Japan enacted a rule that most Americans would probably go into cardiac arrest over on the spot. A state-prescribed limit for male waistlines was put into effect that prohibits workers from exceeding a 33.5-inch waist. The national law states that Japanese people between 40 and 74 years old must be measured as a part of their yearly checkup, and will be given dietary guidance if they exceed the guidelines.
After six-months, further education will be required if standards aren’t met. Don’t worry though, ladies. Your guideline is set to 35.5 inches.
This Country Would Rather You Keep Your Back On The Wall
So many songs over the decades have encouraged us to get up and grooving. Hopefully, none of these songs come on while you’re in the streets of Sweden, though. Sweden just might take the cake with their law banning “spontaneous dancing.”
While the law seems absolutely random, Independent explains that the law came into effect so that police could more easily regulate rowdy behavior that leads to riots. Sweden must have created the rule after watching the first half of the movie Footloose. We encourage lawmakers to finish the movie.
You’re Going To Have To Embrace Sunlight If You Want A Tan Here
According to BBC news, sunbeds were linked to 43% of melanoma cases among France’s youth. As a result, they were banned among minors in 1997. Brazil followed in 2002 but went a step further. They became the first country to outlaw tanning beds for any commercial use whatsoever. Now six of the eight Australian territories have followed suit.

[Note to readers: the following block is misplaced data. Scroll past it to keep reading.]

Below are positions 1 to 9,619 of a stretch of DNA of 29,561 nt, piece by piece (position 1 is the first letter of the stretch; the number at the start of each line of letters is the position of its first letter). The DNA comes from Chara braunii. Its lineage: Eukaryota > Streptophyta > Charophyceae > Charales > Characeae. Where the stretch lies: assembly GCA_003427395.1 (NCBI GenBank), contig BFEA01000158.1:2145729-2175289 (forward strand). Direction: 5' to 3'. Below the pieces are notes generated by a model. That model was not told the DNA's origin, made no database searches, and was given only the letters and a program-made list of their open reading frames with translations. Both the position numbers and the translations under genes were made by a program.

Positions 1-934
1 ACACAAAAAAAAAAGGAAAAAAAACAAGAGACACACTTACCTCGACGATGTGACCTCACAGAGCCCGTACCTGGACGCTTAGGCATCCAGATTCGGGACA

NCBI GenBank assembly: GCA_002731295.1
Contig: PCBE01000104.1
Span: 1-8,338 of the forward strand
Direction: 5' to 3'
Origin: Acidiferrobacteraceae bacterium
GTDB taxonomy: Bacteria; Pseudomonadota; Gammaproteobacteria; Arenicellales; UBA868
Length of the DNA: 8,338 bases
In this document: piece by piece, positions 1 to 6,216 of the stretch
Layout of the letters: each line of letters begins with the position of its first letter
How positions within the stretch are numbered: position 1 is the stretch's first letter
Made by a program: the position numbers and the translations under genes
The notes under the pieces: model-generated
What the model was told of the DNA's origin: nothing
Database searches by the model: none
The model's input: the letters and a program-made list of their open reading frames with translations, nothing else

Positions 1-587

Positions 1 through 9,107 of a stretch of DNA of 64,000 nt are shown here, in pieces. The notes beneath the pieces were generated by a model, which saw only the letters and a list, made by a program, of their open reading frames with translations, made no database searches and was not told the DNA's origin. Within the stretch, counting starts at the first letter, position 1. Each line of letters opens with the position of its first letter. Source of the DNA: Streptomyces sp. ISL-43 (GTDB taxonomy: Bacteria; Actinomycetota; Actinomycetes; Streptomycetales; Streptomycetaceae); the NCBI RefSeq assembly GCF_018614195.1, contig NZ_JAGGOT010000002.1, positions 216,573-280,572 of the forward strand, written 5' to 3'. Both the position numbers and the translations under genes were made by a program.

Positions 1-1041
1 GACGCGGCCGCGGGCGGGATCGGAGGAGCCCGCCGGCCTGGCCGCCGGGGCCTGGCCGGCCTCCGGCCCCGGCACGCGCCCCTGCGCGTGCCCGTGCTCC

While being tan used to be a sign of low class, today it’s a sign of health. However, in terms of preventing illness, getting a fake tan has got to go.
You Can’t Keep Your Goldfish In A Bowl in Rome
People in Rome, Italy believe that it’s cruel to keep a goldfish in a bowl. They point to science that says the bowl limits goldfish’s oxygen flow and can even cause the poor fish to go blind.
After winning a goldfish at the fair became the norm, Romans were concerned that all of these fish were living their lives in terrible conditions. In 2005, they banned people from giving goldfish away.
You Can’t Advertise to Children in Sweden
Sweden has gone out of their way to make sure that the children of the country get to enjoy a wholesome childhood. While it might be common in the U.S. for kids to request a toy that they saw advertised on TV, this doesn’t happen in Sweden. That’s because ads that are directed at children are banned.
Since the 90s, it’s illegal for television ads to be directed at children, such as before or after a children’s TV program airs.